Both kinds of thinking are necessary for life. The parables brilliantly seem to do both—push us out into the kingdom, great thoughts, “opening up” as well as back to decision—“what must I do now that I have thought about this?” Over the season of Lent, beginning with Ash Wednesday communion tomorrow evening, we will look at and listen to Jesus speaking to us and teaching us—pushing our boundaries, but also calling us to new fixed points and hard decisions to be disciples. In the Tuesday luncheons and the Sunday worship all the way to Easter, Jesus will tell us, as my late friend John Claypool described them, “stories Jesus still tells us.” Come gather round together, as the family tells the stories of Jesus, and as he invites us to new places in our lives.
One of the delightful gifts to Vickie and me in recent years is a little collection of hymn texts from our own Dr. Milburn Price based on the parables of Jesus. The idea was inspired when he wrote a hymn text for my 15th anniversary at the church (ten years ago!). What resulted was a lovely little book called Lord, May Our Hearts Be Fertile Ground: Singing a Response to the Parables. We will be actually singing some of these hymns Dr. Price wrote in our morning worship and at the luncheons. Copies will be available if you want one, and they will help to connect us to the stories as our thinking comes back from “opening up” to “making commitment” each week. It should be a time of reflection and joy!
Wed Feb 14 Ash Wednesday “To Pray and Not Give Up” Luke 18:1-8
Sun Feb 18 “Sowing and Reaping” Matthew 13:1-8, 13-23
Sun Feb 25 “Kingdom Building” Mark 4:30-34
Sun Mar 4 “Seeing Jesus” Matthew 25:31-46
Sun Mar 11 “Inheriting Eternal Life” Luke 10:25-37
Sun Mar 18 “Who Was the Prodigal?” Luke 15:11-32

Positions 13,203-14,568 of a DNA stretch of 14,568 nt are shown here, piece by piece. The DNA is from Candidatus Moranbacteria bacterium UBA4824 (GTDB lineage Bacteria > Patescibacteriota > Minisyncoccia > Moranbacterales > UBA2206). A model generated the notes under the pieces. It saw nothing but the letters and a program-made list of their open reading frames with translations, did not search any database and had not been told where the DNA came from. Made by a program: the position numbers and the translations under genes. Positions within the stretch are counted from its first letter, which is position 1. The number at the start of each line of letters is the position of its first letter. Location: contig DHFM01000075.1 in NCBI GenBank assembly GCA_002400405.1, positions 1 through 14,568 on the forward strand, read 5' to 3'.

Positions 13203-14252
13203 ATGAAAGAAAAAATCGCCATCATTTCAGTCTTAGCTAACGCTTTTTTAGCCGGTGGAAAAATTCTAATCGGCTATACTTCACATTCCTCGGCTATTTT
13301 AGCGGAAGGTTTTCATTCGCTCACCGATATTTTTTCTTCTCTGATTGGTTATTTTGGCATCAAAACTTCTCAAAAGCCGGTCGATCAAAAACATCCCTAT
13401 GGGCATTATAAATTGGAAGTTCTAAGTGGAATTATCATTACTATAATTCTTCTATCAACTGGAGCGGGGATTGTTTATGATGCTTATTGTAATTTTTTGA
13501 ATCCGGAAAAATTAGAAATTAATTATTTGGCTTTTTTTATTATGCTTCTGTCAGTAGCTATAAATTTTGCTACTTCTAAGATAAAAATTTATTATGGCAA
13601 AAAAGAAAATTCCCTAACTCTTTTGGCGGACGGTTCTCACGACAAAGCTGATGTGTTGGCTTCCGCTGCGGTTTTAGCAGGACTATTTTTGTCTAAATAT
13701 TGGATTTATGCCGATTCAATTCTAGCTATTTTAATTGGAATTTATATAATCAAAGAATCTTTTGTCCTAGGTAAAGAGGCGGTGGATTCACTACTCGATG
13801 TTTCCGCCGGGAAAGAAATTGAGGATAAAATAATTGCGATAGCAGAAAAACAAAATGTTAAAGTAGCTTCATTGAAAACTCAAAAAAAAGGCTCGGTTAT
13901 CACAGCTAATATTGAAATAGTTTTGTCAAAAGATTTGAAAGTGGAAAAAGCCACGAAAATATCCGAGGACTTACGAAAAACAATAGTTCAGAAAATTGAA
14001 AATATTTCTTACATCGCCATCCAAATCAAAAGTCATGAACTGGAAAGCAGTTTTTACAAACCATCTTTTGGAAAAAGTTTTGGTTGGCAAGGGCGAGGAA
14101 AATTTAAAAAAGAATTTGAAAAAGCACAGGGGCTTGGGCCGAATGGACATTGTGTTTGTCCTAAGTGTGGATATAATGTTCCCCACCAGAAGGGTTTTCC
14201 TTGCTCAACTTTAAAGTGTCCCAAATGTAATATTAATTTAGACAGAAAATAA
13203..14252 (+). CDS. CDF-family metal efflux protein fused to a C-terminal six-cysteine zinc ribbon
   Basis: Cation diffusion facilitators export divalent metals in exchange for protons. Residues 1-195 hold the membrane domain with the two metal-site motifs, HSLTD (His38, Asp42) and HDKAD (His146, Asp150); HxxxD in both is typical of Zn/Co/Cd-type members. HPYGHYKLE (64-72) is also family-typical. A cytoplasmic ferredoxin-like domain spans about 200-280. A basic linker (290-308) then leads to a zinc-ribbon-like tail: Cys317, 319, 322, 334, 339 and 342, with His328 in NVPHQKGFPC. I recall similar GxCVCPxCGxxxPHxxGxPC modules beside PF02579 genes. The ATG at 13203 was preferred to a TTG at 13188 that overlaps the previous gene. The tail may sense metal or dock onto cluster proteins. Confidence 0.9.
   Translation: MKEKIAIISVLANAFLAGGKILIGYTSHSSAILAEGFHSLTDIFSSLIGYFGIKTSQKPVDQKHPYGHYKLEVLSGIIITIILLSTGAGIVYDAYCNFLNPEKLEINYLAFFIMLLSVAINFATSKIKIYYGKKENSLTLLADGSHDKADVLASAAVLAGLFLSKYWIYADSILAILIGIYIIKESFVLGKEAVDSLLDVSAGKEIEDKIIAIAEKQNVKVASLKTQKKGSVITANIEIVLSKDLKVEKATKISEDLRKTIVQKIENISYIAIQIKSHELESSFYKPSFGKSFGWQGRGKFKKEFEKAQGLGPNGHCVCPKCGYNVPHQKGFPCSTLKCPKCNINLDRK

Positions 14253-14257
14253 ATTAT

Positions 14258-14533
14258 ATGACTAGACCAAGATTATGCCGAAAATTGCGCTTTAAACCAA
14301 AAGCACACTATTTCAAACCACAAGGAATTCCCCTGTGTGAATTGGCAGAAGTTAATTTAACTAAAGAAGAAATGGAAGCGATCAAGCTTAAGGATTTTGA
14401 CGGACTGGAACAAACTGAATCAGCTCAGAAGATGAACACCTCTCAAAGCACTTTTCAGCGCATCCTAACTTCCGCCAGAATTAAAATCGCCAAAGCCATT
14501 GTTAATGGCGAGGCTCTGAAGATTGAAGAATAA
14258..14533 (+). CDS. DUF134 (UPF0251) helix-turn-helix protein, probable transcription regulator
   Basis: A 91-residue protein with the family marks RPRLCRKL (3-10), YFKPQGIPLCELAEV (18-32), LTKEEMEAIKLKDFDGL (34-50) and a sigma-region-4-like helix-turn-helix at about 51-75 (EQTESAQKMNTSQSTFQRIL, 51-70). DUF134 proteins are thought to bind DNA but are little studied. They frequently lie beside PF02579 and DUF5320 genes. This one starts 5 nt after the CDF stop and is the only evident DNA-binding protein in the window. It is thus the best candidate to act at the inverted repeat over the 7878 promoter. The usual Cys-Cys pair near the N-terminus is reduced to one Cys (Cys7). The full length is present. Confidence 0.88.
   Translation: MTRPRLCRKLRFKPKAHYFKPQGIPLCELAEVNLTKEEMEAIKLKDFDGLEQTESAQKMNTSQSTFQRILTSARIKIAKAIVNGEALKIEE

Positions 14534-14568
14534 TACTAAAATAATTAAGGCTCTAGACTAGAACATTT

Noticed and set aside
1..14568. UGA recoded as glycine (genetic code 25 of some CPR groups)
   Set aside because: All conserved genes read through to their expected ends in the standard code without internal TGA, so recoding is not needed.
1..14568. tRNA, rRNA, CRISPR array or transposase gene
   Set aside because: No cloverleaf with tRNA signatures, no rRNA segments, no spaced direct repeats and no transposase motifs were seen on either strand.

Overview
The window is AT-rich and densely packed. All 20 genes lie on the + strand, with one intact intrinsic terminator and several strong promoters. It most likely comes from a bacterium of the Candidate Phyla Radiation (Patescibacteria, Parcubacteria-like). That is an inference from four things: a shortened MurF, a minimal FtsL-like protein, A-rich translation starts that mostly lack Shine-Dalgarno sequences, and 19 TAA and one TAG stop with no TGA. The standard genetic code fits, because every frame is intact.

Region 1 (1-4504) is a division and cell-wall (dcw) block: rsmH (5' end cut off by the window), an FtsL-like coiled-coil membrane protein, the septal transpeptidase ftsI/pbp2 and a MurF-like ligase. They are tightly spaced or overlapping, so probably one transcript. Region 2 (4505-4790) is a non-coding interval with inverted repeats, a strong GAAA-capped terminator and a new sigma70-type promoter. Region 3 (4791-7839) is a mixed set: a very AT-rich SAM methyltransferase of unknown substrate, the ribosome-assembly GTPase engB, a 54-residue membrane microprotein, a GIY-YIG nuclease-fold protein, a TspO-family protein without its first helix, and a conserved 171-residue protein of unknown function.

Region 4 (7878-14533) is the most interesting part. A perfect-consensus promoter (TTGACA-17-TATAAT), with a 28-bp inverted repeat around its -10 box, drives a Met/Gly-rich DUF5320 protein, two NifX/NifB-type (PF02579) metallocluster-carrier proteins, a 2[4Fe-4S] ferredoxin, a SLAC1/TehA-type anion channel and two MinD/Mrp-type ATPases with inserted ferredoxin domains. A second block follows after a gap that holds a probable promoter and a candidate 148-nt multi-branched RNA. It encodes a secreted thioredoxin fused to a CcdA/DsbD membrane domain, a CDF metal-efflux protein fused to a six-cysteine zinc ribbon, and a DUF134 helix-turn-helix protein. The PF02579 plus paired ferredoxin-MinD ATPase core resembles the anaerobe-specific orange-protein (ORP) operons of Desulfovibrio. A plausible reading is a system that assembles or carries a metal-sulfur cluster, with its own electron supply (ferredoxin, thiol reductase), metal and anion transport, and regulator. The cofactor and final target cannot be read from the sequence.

Sun Mar 25 Palm Sunday “Leaving the Ninety-Nine” Luke 15:1-7
Sun Apr 1 Easter “The Sign of Jonah” Matthew 12:38-40
I love the parables. I never tire of thinking about them. They challenge me, as stories always do, in a way that statistics and news reports never do. They open the world up, and open me up. There are about sixty parables of Jesus in all. They are still vital all these years later.
This is the sermon I preached this morning, Christmas Day 2016, at 10 am at Vestavia Hills Baptist Church, Birmingham, Alabama. Merry Christmas to all!
NRS John 1:. 14 And the Word became flesh and lived among us, and we have seen his glory, the glory as of a father’s only son, full of grace and truth.
My nephew Aaron is a college student, all grown up and mature now, but when he was seven years old my sister Amy and her two boys accompanied her husband Chris on a business trip. On the way they incorporated a little vacation and stopped in Los Vegas. They went to the Hilton Hotel, which houses the world famous STAR TREK: THE EXPERIENCE
STAR TREK: The Experience is an interactive adventure based on the voyages of the most exciting futuristic television series of all time — Star Trek. Visitors are immersed in a futuristic world where they see, feel, and live the 24th century!
They walked in and her little boys were absolutely overwhelmed. They hadn’t been there long when a huge man dressed as a Klingon came walking up. Now, I’m not a Star Trek fan, but many people are. Vickie never would permit us to watch anything on the television at our house involving mutants or creatures with things on their foreheads with our girls in the house, so I always waited until after bedtime to watch aliens and zombies and such. Take my word for it, though, a Klingon is an alien who looks pretty weird.
So anyway, this guy comes walking up, he’s about seven feet tall with elevator platform boots on to make him taller and got that “rainy day mutant” look on his face, and he bends over to my terrified little nephews and says, “Where are YOU from, little boy?” And Aaron’s trembling mouth drops open and he replies, “Earth!”
I sympathize. I have the same reaction when I think about Jesus arriving here. It’s such a strange concept. Star Trek has created a whole universe out of our fascination with what’s “out there.” The original series began with the phrase describing the Starship Read the rest of this entry
I woke up to the bad news from Brussels, Belgium today. We are so numbed to the violence on our globe, we have to wonder about the ambivalent gift of “information.” There is no time to digest, reflect, pray, consider. We are, instead, an endless echo of bad news cycles, compounded by the “unsocial media” that encourages the worst among us to speak loudly even if it is unworthy to hear. Here is the reflection I sent to my congregation today: